Actually seeing Jane’s live, watching the band play, hearing them all go for it in ways that were simultaneously keeping each other and trying to top one another when possible, that was a good feeling for the fact that it was unexpected. As with everything I’d seen so far, at least when it came to the headliners, I knew what to expect and I knew they were good because I’d already heard them and liked them a lot, such was the point. To come in with that and then to have your expectations shredded by just how good a band can be, that was something else.

Now, of course Perry Farrell had a few things to say. Keep the date in mind — at this point the Gulf War was on and nobody knew exactly how it would end up or what was going to occur next. (Arguably we still don’t.) If I didn’t feel the sense of urgent unsure chaos in the background that I did for the Depeche show, something still lingered in the air and I have a dim memory of Farrell using “Pigs in Zen,” as he often did, for a monologue about things that weren’t all profound and/or were terribly annoying. (I’m sure a fair amount of the sentiments I actually agreed with but he has a knack of making such sentiments seem like something you want to disavow.)

But all that was made up for by the performance. If, as any number of writers have rightly observed over the years, it’s a mistake to assume that rock = the pinnacle of all things musical, it’s no less a mistake to assume that there’s no way it can’t beautifully, profoundly work on a person. By this point I had to have heard that first playing of My Bloody Valentine’s “Soon” that clearly divided my general listening life into a before and after, and while Jane’s’ show wasn’t quite as dramatic an experience, all I can say is that the version of “Three Days” they did, especially the extended instrumental break towards the end where Steven Perkins always went absolutely crazy on the drums without playing a dumb-ass solo, ended up leaving me faintly disappointed with the studio version as a result. Somehow it just wasn’t as transcendent as it clearly hoped it was, where the live version WAS.

They also did “Jane Says” too, of course. Another one of those beautiful crowd moments, where everyone clapped and sang-shouted “SHE CAN’T HIT!” at the appropriate points in the song.

So that was all quite something, this first show of 1991. Did I ever have no idea what I was in for for the rest of the year, though.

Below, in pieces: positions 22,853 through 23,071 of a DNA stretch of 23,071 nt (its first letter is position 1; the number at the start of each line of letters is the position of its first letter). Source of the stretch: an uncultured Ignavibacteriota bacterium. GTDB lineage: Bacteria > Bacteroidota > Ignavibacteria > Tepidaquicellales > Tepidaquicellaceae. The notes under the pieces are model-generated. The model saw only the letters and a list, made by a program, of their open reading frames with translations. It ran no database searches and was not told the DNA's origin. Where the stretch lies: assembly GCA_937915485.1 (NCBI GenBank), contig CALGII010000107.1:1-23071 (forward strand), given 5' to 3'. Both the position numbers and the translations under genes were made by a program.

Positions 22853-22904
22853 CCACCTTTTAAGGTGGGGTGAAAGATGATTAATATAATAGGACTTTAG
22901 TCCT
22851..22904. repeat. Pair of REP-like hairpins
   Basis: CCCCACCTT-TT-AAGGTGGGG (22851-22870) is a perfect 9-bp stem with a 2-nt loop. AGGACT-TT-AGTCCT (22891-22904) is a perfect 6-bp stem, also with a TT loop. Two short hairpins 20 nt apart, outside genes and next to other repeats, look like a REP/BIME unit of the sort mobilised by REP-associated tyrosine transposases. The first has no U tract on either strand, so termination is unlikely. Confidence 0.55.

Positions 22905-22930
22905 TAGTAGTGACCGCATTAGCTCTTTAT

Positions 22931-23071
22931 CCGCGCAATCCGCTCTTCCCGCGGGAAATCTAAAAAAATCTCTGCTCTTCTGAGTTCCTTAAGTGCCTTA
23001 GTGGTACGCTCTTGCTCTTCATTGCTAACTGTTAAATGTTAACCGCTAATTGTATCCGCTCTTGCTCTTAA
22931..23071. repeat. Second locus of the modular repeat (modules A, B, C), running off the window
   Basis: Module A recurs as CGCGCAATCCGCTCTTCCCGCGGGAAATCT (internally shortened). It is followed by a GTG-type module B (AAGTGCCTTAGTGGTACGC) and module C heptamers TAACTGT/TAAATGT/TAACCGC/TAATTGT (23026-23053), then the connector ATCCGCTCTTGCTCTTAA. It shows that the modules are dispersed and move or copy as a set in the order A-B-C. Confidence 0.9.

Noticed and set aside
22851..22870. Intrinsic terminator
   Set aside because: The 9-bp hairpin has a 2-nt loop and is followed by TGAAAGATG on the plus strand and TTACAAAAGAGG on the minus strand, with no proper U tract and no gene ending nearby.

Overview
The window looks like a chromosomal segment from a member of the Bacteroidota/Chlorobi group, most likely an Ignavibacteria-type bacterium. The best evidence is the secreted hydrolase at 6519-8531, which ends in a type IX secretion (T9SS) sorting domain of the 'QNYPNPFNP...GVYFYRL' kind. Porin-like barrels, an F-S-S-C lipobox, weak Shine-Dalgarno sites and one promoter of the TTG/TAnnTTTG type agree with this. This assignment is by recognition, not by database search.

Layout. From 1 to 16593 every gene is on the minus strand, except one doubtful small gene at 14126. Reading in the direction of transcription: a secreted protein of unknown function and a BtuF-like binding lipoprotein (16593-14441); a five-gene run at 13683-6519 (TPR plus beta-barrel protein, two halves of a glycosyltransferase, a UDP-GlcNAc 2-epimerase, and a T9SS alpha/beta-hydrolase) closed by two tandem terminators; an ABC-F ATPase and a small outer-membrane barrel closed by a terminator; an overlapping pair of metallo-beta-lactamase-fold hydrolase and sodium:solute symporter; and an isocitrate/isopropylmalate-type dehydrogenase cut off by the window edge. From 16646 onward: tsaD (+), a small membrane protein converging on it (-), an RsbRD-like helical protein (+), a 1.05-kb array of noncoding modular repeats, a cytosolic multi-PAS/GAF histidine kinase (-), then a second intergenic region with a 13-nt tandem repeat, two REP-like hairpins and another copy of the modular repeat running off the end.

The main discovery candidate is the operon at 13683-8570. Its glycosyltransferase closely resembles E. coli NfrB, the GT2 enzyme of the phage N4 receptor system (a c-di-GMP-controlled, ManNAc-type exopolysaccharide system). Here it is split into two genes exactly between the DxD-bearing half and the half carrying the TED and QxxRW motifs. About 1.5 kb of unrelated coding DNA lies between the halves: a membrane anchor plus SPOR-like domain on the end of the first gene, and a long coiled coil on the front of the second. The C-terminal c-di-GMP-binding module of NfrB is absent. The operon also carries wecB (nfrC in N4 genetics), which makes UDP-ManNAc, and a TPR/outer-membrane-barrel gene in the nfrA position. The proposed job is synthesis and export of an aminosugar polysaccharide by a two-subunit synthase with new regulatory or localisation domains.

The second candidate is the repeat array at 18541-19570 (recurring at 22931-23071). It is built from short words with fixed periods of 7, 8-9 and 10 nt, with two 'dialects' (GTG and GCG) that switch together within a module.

Remembrance of electronic angst past

A little under eighteen years ago, I was standing in about this same place with the same view below. It was a little earlier in the day, the sun was out more and all, but the stage was still filled with fog and at the center of it was an individual wearing black, on tour with his band on a multi-act bill, playing the song “Terrible Lie” just like was the case when I took this photo last night at what was Irvine Meadows Ampitheatre and is now called Verizon Ampitheatre or something similar.

Hi there, Trent Reznor, leader of Nine Inch Nails. Glad to have you back again and all.

I hadn’t been planning on attending this tour, actually. The announcement of a Nine Inch Nails/Jane’s Addiction co-headlining tour earlier this year — named, with a strained logic, NINJA — caused a flicker of interest, certainly. As I hope has been made clear enough via a variety of past posts, I am quite the fan of Mr. Reznor and have been for years, and have seen him enough times to know he puts on a show and all.

Meantime, Jane’s Addiction has been through enough revivals and the like that I admit my eyes long since glazed over about anything involving Perry Farrell running out of money again (or whatever drives him to reassemble the band every so often). But the fact that this time around the one member who had actually been my hero for never participating in the reunions ever since the original breakup back in 1991 decided to come on board this time — bassist Eric A., whose majestic work, simple but devastatingly effective, on songs like “Up the Beach,” “Summertime Rolls,” “Mountain Song” and “Three Days,” says it all (note how he starts each song, how that bass is at once warm, inviting and powerful, setting the entire tone of each performance that follows).

Still I was kinda unsure. Then my friend Tom picked up an extra ticket in payback for the Depeche tickets I’d scored for us and a mutual friend earlier this year and I figured, “Well, why not?” At the same time, having learned that they were playing at this particular, my own back and forth again qualms about reunion and retrospective shows came roaring back. It’s not that this was planned by the bands per se — this is a venue that acts regularly play and all, that’s the whole point of it to start with. But inevitably I could only flashback.

1991 was the year of the first Lollapalooza, Perry Farrell’s attempt to translate the spirit of the Reading Festival in the UK to the US, only via a collective tour instead of a fixed location. No need for me to go into detail about it but the smash success of said tour and its immediate successors, combined with that of similar tours covering other general styles, helped lay the eventual groundwork for that kind of fixed-festival location approach that now dominates summer shows, with Coachella being the obvious forebear there in turn. Whatever else one may think about the two related models, their impact on assumptions of how music is packaged, seen and appreciated is now simply a baseline commonplace.